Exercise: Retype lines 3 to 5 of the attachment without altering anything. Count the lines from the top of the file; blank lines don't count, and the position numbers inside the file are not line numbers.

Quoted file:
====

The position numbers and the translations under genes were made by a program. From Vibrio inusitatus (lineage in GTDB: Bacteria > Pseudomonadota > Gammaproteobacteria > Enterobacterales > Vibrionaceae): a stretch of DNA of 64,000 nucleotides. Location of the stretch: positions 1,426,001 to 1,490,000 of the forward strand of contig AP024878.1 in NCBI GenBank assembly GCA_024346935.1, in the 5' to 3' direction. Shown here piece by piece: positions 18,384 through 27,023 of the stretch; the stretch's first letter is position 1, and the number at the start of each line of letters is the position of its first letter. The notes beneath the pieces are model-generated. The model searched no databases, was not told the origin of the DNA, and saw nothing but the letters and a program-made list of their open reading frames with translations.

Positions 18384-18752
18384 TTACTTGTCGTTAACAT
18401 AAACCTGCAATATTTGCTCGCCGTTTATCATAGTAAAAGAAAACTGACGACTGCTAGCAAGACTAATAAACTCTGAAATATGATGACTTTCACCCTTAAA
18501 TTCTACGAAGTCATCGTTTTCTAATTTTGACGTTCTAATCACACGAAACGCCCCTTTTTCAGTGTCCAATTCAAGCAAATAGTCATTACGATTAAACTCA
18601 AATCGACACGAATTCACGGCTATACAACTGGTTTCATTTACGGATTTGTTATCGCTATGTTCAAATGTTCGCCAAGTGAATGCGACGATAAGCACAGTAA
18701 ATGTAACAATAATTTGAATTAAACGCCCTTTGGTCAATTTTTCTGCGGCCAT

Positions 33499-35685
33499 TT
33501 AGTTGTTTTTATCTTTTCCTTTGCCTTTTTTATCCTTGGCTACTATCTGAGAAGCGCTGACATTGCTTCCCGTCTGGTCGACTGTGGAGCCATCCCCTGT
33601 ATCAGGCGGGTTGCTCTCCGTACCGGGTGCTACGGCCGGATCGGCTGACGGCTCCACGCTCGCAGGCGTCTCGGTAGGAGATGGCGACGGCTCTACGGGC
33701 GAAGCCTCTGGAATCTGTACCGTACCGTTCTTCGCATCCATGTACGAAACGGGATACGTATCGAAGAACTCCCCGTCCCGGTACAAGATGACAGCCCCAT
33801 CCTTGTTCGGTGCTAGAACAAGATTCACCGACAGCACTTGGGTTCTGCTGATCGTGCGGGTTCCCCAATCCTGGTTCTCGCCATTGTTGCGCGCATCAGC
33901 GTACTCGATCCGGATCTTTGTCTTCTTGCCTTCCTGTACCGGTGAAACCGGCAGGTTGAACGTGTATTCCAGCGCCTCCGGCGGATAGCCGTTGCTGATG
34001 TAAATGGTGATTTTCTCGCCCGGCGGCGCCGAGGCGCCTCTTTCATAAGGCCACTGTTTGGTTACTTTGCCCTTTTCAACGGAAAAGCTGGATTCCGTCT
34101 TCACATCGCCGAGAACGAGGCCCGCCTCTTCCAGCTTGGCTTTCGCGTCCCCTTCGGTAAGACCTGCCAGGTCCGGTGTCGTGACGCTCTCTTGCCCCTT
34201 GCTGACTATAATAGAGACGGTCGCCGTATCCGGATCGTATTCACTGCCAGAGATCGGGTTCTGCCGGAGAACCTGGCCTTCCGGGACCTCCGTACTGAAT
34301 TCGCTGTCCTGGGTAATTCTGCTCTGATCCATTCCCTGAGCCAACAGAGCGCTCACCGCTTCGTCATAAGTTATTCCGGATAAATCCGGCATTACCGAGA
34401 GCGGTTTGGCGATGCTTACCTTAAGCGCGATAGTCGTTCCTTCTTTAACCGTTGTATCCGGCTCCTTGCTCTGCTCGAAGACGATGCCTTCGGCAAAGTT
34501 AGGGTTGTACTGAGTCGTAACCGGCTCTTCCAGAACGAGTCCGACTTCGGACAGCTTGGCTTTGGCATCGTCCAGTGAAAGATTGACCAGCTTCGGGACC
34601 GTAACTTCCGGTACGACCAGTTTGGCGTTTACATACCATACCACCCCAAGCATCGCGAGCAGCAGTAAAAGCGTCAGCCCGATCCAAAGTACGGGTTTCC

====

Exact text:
18384 TTACTTGTCGTTAACAT
18401 AAACCTGCAATATTTGCTCGCCGTTTATCATAGTAAAAGAAAACTGACGACTGCTAGCAAGACTAATAAACTCTGAAATATGATGACTTTCACCCTTAAA
18501 TTCTACGAAGTCATCGTTTTCTAATTTTGACGTTCTAATCACACGAAACGCCCCTTTTTCAGTGTCCAATTCAAGCAAATAGTCATTACGATTAAACTCA